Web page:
Behavioural scientists – and sometimes the rest of us too – love to argue the merits of the Nature versus Nurture debate. It is perfectly legitimate to apply similar deliberations to the development of the great composers. How important were direct influences from contemporaries and mentors, how much did the Zeitgeist matter and to what extent was the individual voice simply a product of the right genetic mix?

Jonathan Bloxham
© Kaupo Kikkas

In the case of Mendelssohn’s Symphony no. 1 in C minor, which the composer initially termed his 13th following a dozen symphonies written for strings alone, influences are certainly recognisable. Beethoven and Weber say their hellos in the first Allegro, Spohr’s fondness for chromatic harmonies is discernible in the E flat major Andante and there are backward glances to Mozart’s great G minor symphony in the Minuet. And yet... this is indubitably Mendelssohn.

Jonathan Bloxham, stepping in for the indisposed Paavo Järvi to conduct the Deutsche Kammerphilharmonie Bremen, clearly thinks so too. The fizzing effervescence of the opening movement was served up with all the hormonal energy of a typical teenager, its bubbling energy splendidly conveyed by the agile and fleet-footed strings. In the slow movement their soft cushion of sound provided an ideal foil for the contributions of the characterful wind: silvery flutes, plangent oboes, warm-toned clarinets and fruity bassoons. Natural trumpets added their own spectral characteristics. Lest we forget: the overture to A Midsummer Night’s Dream was merely two years away.

The notoriously self-critical Mendelssohn was dissatisfied with his Menuetto, so much so that when the work was premiered in London in 1829, he substituted his own arrangement of the Scherzo from his Octet (written just one year after the symphony). This was played here as an orchestral encore, light as a MasterChef’s soufflé, but it hardy came close to the weight and interest of the original movement. Bloxham didn’t quite secure the rhythmic solidity in the string lines which are more than just a nod to the Beethovenian Scherzo, but he achieved a magical quality (pre-echoes of the Dream again) in the Trio section with a gently rocking effect, almost like a lullaby, conjured up by very soft strings. Then comes one of this composer’s masterstrokes: in the transition to the recapitulation of the Minuet, beautifully engineered by Bloxham, the timpani echoes the opening theme from Beethoven’s own C minor symphony, producing a unique momentary chill in an otherwise sunny and frolicsome work.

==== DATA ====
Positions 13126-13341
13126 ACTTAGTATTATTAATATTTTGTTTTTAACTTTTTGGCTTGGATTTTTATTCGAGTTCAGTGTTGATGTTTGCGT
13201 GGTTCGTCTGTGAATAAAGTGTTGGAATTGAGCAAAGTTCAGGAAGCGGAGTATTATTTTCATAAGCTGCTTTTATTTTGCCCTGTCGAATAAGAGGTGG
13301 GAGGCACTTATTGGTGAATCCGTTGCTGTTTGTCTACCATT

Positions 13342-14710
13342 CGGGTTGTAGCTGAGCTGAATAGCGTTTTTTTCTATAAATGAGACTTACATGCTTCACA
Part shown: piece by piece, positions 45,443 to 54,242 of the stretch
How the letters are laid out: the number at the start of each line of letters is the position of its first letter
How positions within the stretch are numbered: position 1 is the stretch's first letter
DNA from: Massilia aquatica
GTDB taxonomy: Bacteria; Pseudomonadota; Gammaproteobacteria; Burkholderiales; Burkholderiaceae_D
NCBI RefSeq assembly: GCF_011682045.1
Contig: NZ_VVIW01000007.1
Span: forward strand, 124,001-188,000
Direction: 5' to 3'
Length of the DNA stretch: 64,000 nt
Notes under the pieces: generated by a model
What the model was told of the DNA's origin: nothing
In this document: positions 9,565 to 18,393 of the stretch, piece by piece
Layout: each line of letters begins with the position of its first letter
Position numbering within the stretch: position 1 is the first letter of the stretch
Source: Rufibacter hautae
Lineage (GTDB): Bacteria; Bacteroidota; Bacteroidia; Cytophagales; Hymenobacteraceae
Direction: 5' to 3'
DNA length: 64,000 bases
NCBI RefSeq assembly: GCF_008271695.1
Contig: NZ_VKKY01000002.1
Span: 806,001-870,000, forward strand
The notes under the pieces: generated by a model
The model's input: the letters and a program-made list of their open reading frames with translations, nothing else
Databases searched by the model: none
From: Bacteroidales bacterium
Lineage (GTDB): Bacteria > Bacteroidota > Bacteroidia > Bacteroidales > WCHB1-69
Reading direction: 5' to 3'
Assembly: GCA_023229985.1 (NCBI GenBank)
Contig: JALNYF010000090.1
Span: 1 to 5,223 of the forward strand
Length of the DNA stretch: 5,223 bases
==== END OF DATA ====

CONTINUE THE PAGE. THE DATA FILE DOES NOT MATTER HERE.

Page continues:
In 1822, just two years before Mendelssohn’s C minor symphony, Schubert composed his Unfinished. Could he have written this extraordinary piece and its dramatic, eruptive moments without the influence of Beethoven? Hard to think so. And Beethoven himself called the key in which Schubert wrote it – B minor – “the black key”. I wonder to what extent Bloxham’s approach to this work was coloured by the fire and almost feverish intensity of the two outer movements in the symphony that followed. This was a very brightly-lit Unfinished, with scarcely a dark corner or attic door left teasingly half-open. It had plenty of energy, the melodies clean, clear and untrammelled by any undercurrents of introspection. It was curious to see a trained cellist paying so little attention to string lines and, in particular, inner voices. The darkness of the descent in cellos and basses at the start of the Allegro scarcely registered, and throughout both movements the wind and brass were very much to the fore. To be sure, they gave appropriate cries of anguish in the development section, but their dominance reinforced Bloxham’s emphasis on primary colours and left little room for pastel shades of wistfulness. Throughout I was conscious more of the darting arrows being delivered by Hermes the wingèd messenger rather than the currents of air they were displacing. Bloxham’s direction never lacked clarity or direction, but in all three works the left hand was seldom deployed to shape the lines or heighten expressiveness. Instead, its use was largely confined to eliciting rhythmic precision, urging and propelling the music on.

And how about Erkki-SvenTüür, born in 1959, whose Flamma for strings (just 17 of them in this performance) opened the programme? Which influences are detectable here? On his own admission, this Estonian composer, who started out as a member of a rock band, seeks to bring “North American minimalism and Central European modernism under the same roof”. Flamma was written in 2011 for Richard Tognetti and the Australian Chamber Orchestra, but the title is a purely abstract one, since there is no growing conflagration, still less a firestorm, and the music meanders from one incendiary beginning to the next as though requiring constant re-ignition. Bloxham stressed the dancing and leaping qualities of the imaginary flames and in the slower, more lyrical passages damped down the heat to ensure that the constant smouldering was never in danger of activating the fire sprinklers.